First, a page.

A Single-Array-Based Method for Detecting Copy Number Variants Using Affymetrix High Density SNP Arrays and its Application to Breast Cancer.

Li M, Wen Y, Fu W - Cancer Inform (2015)

Raw and standardized copy number abundance for a randomly selected HapMap sample (NA12892).
© Copyright Policy - open-access
Related In: Results  -  Collection

Show All Figures
getmorefigures.php?uid=PMC4519351&req=5

f2-cin-suppl.4-2014-095: Raw and standardized copy number abundance for a randomly selected HapMap sample (NA12892).
Mentions: In this study, we have proposed an HMM-based method (PICR-CNV) for copy number inference. Through simulations, we have shown that the proposed method is highly accurate for copy number inference and robust against mis-specification of the predetermined model parameter. While it is not straightforward to evaluate the copy number inference with real data due to the unknown copy number status, we have evaluated the proposed standardization approach for genotyping accuracy. We applied PICR to 90 HapMap samples with Affymetrix Mapping 100K arrays, and found that the genotyping accuracies were improved by using standardized copy number abundance compared to using raw copy number abundance (99.70% vs 99.63%). Empirically, we also found that the standardized copy number abundance provided better genotype clustering than its alternative (Fig. 2). The proposed method was further illustrated with an application to breast cancer datasets. The analysis of breast cancer data also identified a few genomic regions that were significantly associated with breast cancer development. Most of these identified regions have been reported in the literature for potential involvement in breast cancer. One SNP in the region 4q31.23 has been recently reported to be significantly associated with breast cancer progression.39 A gene ARHGAP10-NR3C2, which was located in the region, was also known to be related to carcinogenesis through structure alteration.40 Possible copy number changes of the region were also observed from cancer cell line data.41 Regions 1p21.1 and 10q21.1 have also been reported repeatedly for potential association with breast cancer. Chromosome arm 1p was suggested to contain multiple tumor suppressor genes.42 Structure alterations of 1p21.1 have been observed from many studies.42–45 Region 10q21.1 also has multiple candidate tumor suppressors, such as ANX7 and CDC2.46,47 Interestingly, for region 6q22.33, it was identified by the initial GWAS as a novel locus for breast cancer development.37 Our analysis also confirmed this finding and also suggested that the copy number changes in the region may also play an important role.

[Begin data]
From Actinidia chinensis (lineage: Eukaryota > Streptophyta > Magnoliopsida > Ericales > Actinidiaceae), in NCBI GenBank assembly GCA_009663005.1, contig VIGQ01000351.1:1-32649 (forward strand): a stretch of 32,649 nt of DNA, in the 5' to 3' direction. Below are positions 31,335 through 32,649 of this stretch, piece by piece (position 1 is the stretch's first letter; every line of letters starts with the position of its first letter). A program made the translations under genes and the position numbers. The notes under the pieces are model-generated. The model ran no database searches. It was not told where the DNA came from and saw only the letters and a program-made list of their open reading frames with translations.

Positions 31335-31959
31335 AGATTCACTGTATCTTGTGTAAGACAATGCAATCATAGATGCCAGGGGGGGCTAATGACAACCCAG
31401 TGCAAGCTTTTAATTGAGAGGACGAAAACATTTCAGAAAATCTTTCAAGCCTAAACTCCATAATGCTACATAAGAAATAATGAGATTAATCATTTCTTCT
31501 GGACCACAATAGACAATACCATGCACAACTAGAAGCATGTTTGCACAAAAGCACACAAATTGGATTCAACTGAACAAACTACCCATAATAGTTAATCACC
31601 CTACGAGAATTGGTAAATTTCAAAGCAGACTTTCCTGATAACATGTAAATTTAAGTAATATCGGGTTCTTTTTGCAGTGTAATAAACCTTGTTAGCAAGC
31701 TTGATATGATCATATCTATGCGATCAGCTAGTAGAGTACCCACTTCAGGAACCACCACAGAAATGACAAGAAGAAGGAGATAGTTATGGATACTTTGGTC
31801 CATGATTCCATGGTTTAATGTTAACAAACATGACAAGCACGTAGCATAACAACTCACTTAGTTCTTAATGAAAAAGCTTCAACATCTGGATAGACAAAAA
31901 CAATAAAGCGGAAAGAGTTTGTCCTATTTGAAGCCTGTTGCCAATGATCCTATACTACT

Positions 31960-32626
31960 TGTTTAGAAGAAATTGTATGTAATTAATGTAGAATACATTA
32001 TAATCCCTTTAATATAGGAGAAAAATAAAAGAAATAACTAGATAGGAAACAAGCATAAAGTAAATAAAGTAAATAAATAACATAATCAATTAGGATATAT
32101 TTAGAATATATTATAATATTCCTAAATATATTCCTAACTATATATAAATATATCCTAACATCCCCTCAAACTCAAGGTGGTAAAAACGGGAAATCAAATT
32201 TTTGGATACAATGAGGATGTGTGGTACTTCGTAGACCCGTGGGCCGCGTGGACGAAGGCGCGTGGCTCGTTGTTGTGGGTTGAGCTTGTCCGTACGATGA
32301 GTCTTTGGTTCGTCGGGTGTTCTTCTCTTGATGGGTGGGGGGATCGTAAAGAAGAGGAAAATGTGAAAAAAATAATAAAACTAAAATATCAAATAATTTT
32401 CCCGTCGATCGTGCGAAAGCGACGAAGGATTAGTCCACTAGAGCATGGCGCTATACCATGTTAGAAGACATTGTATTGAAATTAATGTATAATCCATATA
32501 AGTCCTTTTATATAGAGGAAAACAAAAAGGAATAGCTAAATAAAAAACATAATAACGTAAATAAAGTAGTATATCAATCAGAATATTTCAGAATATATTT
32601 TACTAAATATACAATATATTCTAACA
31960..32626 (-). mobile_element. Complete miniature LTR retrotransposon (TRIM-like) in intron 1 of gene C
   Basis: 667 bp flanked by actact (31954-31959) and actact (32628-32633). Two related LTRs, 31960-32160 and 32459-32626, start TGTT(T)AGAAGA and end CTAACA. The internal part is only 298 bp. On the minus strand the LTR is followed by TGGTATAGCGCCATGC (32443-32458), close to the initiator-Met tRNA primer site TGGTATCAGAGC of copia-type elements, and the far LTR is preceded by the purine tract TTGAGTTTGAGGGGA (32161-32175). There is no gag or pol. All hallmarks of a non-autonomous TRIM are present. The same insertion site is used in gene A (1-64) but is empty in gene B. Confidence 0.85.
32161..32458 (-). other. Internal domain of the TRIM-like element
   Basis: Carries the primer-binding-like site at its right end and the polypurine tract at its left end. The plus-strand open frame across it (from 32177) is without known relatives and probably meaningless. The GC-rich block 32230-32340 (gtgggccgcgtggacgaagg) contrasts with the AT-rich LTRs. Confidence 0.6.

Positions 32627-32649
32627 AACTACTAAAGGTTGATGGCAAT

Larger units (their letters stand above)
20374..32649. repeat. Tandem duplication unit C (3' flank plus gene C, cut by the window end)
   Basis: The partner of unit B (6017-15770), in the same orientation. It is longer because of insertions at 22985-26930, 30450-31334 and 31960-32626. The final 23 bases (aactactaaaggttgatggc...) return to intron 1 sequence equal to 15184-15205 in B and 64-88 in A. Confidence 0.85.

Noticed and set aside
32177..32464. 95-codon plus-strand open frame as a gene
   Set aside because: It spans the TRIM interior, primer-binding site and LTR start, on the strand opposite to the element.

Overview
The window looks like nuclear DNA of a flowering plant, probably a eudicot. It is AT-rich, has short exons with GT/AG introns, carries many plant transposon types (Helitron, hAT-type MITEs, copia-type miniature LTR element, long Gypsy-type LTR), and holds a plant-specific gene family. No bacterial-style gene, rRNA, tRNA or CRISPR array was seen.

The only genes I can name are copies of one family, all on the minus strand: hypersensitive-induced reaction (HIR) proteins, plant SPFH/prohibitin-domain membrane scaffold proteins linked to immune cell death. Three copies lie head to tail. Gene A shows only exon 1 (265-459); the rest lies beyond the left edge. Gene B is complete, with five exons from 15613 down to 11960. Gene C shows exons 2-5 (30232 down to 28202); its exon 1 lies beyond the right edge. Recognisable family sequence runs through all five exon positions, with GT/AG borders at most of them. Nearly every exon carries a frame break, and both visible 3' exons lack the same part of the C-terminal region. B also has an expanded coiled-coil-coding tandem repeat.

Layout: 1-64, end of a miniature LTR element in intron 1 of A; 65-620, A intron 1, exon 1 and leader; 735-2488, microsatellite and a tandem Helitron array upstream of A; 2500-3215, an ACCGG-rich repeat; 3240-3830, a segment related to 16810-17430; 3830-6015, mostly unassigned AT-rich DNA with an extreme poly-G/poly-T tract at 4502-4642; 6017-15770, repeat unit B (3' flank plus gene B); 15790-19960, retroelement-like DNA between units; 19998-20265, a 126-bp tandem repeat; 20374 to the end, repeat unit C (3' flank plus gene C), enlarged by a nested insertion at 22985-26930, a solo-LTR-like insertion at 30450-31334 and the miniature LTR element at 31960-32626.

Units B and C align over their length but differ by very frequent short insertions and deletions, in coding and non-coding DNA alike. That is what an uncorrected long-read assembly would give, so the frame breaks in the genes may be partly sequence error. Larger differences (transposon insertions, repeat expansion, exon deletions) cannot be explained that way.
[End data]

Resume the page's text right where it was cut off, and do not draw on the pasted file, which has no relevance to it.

Bottom Line: This method requires no between-array normalization, and thus, maintains data integrity and independence of samples among individual subjects.In addition to our efforts to apply new statistical technology to raw fluorescence values, the HMM has been applied to the standardized copy number abundance in order to reduce experimental noise.Through simulations, we show our refined method is able to infer copy number variants accurately.

View Article: PubMed Central - PubMed

Affiliation: Division of Biostatistics, Department of Pediatrics, University of Arkansas for Medical Sciences, Little Rock, AR, USA.

ABSTRACT
Cumulative evidence has shown that structural variations, due to insertions, deletions, and inversions of DNA, may contribute considerably to the development of complex human diseases, such as breast cancer. High-throughput genotyping technologies, such as Affymetrix high density single-nucleotide polymorphism (SNP) arrays, have produced large amounts of genetic data for genome-wide SNP genotype calling and copy number estimation. Meanwhile, there is a great need for accurate and efficient statistical methods to detect copy number variants. In this article, we introduce a hidden-Markov-model (HMM)-based method, referred to as the PICR-CNV, for copy number inference. The proposed method first estimates copy number abundance for each single SNP on a single array based on the raw fluorescence values, and then standardizes the estimated copy number abundance to achieve equal footing among multiple arrays. This method requires no between-array normalization, and thus, maintains data integrity and independence of samples among individual subjects. In addition to our efforts to apply new statistical technology to raw fluorescence values, the HMM has been applied to the standardized copy number abundance in order to reduce experimental noise. Through simulations, we show our refined method is able to infer copy number variants accurately. Application of the proposed method to a breast cancer dataset helps to identify genomic regions significantly associated with the disease.

No MeSH data available.


Related in: MedlinePlus